6. Self-managing Wi-Fi clients
Wi-Fi vendors have been creating a range of proprietary goodies to make user devices inherently smarter about how they work with an access point. Today the access point usually marks the limit of Wi-Fi network management; client radios are in a relative management vacuum.
If you add intelligence, via new standard Wi-Fi management protocols, to both the client and the access point, they could cooperate in a lot of interesting ways.
Imagine that your netboook's Wi-Fi adapter, or your Wi-Fi VoIP phone, can chop power use when the radio isn't sending or receiving. Or with shared location data, an access point can re-direct a Wi-Fi voice session to a more optimal neighbor, or to a less-loaded one if the access point is in danger of traffic overload. Wi-Fi network infrastructures can locate a client's position, for example, outside of a building, and block or grant connectivity based on that data.
The 802.11v standard, which is likely to be finalized in July 2010, has a number of elements to tackle improved Wi-Fi management. It will add an array of counters for statistics gathering, add power management to improve battery life and improve support for location data. It will have to be implemented on both client and access point radios.
This broad idea of client coordination also is being addressed by the Wi-Fi Alliance's Wi-Fi Multimedia Admission Control specification, currently in development. It will let wireless networks negotiate and manage streaming media sessions, so a request for a high-definition video doesn't choke off Wi-Fi voice users on the same access point. The Alliance is weighing a specific Wi-Fi network management specification, borrowing from several relevant IEEE standards and adding additional management features.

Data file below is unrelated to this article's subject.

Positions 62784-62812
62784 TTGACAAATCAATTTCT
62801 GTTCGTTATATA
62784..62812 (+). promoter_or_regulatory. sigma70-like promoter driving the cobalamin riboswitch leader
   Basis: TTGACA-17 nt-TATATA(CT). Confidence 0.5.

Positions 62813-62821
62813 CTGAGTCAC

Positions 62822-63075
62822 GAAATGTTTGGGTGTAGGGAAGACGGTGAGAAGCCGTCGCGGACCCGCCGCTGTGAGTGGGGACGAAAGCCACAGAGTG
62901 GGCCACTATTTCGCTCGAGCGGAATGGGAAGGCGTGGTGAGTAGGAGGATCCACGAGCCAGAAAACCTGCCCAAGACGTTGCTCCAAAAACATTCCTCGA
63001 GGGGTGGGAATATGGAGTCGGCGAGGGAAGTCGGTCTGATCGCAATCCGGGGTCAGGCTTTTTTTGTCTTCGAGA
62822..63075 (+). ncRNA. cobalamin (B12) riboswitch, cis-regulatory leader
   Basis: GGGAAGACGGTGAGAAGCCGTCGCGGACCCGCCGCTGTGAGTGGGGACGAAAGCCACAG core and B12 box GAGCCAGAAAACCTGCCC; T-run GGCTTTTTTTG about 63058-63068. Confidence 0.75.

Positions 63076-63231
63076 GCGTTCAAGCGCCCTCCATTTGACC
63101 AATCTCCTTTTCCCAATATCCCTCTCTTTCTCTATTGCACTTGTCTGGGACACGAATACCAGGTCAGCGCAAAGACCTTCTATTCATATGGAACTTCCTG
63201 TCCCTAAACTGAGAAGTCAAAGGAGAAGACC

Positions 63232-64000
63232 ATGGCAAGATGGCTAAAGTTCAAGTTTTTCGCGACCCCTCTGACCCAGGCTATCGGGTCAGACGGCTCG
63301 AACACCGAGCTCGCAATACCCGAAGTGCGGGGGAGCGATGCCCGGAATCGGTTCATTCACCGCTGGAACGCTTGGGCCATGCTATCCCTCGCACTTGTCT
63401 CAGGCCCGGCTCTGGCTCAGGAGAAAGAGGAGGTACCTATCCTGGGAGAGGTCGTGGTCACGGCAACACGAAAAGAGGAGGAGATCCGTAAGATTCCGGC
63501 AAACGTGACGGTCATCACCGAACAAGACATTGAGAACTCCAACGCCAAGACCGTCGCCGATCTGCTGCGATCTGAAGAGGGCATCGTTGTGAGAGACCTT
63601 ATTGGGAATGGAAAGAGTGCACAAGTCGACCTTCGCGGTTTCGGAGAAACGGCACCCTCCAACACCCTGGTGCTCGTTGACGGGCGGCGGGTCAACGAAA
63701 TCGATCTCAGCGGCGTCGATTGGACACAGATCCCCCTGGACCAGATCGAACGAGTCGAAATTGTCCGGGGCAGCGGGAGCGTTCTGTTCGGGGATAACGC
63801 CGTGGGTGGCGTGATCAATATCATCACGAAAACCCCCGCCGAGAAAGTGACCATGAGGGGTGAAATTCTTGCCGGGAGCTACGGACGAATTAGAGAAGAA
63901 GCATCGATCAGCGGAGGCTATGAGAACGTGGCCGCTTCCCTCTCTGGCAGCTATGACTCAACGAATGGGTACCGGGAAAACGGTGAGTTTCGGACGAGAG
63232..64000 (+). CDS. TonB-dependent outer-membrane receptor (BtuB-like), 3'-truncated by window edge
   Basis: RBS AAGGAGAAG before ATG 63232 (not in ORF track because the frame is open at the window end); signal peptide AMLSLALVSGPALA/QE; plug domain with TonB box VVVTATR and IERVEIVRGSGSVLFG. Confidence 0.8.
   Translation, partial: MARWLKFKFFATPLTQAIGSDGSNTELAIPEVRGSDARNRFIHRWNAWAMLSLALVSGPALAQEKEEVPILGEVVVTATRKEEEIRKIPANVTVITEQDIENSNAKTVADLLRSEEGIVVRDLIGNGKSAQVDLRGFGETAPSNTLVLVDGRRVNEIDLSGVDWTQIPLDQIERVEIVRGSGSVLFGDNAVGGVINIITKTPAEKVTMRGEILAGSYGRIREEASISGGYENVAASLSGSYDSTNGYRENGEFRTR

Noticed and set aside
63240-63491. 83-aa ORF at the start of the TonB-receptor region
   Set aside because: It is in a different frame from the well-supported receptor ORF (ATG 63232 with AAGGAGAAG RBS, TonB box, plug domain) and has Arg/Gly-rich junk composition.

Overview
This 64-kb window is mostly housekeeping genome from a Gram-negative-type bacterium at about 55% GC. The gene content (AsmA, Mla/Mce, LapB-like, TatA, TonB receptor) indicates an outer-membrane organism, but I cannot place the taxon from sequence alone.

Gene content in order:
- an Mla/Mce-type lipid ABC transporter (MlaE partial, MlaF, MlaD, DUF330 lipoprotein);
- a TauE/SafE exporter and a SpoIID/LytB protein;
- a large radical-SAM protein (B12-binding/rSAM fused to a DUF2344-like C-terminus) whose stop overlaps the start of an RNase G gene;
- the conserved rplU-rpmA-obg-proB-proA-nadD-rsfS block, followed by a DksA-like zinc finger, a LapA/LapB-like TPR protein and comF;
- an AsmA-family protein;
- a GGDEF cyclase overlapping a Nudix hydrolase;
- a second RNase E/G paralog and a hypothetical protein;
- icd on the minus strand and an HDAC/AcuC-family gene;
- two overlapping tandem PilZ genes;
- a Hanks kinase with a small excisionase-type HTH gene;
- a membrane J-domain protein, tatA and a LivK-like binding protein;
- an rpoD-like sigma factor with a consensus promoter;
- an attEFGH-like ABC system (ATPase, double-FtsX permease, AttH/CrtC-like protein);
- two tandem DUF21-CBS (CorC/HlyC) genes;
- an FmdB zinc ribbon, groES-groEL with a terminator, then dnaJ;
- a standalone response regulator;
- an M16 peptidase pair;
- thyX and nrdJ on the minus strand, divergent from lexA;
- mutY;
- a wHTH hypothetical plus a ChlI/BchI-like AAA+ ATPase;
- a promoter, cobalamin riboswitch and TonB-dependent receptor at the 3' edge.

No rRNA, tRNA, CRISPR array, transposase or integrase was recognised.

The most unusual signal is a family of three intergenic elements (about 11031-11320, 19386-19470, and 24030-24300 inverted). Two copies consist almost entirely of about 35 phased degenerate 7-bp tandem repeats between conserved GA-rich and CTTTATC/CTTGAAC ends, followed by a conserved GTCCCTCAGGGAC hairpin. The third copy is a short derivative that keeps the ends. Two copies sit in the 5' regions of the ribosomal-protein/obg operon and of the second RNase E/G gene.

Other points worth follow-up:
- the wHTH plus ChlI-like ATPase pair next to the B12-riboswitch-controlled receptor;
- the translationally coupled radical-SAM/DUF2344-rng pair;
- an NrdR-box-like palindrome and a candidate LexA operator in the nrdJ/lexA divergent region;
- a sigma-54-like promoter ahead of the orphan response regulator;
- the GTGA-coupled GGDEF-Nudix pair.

7. Improved mobility via smarter RF management
A similar lack of cooperation plagues RF management, because access points and client radios typically don't know a lot about each other or their neighbors in terms of understanding their respective radio frequency environments. This one-sidedness makes it harder to optimize and manage RF.
For example, as a Wi-Fi mobile phone moves away from one access point, it triggers a demanding process of blindly reaching out to find another one. But if the client can ask its access point, "who are your neighbors and which is the best one to connect with next?" then device and network can cooperate better. At the same time, Wi-Fi access points will be able to "see" the client's RF environment, identifying weak signals or poor coverage, and take steps to optimize the connection.
The IEEE 802.11k radio resource management standard was published last year to address this, but Wi-Fi vendors had already been implementing an array of proprietary features to address this challenge. They all involve extending control and intelligence to the Wi-Fi client, and coordinating its requirements, behavior and activities with the Wi-Fi access point infrastructure. Aruba's 2.0 release of its Adaptive Radio Management technology is one example.
Meanwhile, the Wi-Fi Alliance is crafting its Voice Enterprise certification using some of the features in 11k. The goal is optimizing call quality in large-scale, enterprise Wi-Fi voice environments.